Randy Harrison,

President of the:

Great Northeastern Railway

The Standard Railroad of the Basement



 

 

My trains mean everything to me. My Late father and I shared this passion he passed in 2014 but I have since recovered from his loss and am moving forward and planning and purchasing again. It has also lead me to meet some great people in this hobby as well as some not so great people and has made wiser.

Shawn Chronister

Arnold D. Cribari posted:

With trains, it's so nice to come home after a hard day's work.

Even if you have no energy left to do anything with the trains, it's so nice to know they are there, making your home more like heaven. Arnold

I came home with no energy today, Arnold.  But I am sitting at the computer with my two trains above my head on the Ceiling Central RR and one train sitting on the Blackwater Canyon Line.  I am happy! 

josef posted:

Odd, but when running my trains, it is no longer a layout, nor toys or models, but a time and place I wish was real.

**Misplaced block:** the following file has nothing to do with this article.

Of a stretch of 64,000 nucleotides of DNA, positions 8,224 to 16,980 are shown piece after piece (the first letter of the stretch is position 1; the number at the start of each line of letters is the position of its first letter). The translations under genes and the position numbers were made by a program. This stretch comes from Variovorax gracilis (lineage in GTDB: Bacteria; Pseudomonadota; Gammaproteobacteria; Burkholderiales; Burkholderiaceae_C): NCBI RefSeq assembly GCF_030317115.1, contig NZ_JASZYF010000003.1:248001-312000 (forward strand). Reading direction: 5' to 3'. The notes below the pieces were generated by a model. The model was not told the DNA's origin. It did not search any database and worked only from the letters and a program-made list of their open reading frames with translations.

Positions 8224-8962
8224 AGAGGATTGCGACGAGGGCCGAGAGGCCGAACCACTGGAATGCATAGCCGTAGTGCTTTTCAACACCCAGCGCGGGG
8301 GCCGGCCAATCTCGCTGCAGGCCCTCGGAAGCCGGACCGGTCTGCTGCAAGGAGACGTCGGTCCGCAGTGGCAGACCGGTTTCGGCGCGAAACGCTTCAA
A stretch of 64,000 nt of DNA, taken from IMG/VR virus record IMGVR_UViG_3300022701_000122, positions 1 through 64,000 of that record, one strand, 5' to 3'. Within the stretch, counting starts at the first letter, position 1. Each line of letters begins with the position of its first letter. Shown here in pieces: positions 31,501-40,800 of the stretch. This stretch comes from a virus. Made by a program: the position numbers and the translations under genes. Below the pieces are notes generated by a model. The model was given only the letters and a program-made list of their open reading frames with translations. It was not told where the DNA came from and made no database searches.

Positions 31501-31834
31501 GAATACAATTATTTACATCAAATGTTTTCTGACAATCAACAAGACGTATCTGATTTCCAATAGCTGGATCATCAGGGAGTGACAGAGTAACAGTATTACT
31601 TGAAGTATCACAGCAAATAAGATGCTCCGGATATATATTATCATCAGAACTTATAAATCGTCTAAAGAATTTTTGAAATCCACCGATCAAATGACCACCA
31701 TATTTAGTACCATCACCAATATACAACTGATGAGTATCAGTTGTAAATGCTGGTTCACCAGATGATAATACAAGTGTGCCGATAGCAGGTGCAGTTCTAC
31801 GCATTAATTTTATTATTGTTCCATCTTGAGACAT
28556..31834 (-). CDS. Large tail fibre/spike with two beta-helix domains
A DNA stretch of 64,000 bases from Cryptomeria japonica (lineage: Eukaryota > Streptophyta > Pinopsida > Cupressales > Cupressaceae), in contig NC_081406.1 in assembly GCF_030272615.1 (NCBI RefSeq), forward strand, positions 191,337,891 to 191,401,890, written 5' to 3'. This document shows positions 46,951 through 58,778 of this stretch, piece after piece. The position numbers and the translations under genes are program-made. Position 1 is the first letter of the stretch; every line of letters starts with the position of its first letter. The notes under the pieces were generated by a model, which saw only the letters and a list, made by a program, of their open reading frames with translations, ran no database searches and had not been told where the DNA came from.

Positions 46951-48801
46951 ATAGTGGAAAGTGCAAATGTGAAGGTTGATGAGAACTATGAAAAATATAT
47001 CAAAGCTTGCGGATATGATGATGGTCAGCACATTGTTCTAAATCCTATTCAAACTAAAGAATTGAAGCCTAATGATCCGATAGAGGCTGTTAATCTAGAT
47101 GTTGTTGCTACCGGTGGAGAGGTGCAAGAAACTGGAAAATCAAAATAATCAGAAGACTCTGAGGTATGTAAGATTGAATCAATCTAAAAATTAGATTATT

I agree fully. I built a layout for a time and place that did exist, but with a RR that had pulled out a decade previously. If someone offered me only ride on a time machine (with a guaranteed return, of course), I'd go ride the ET&WNC 3-foot line out of Johnson City, TN to Cranberry, NC and back, at the end of WW2. Then, I'd go talk with my grandfather (a WW1 vet who passed before I was born) and my one uncle who passed away in an airplane crash in the 50s, after his time flying in WW2.

My layout, to me, represents my mind's eye of what that place and time might have been like, if certain historical events taken place, like a branch line into that valley and the Army taking interest in it as well.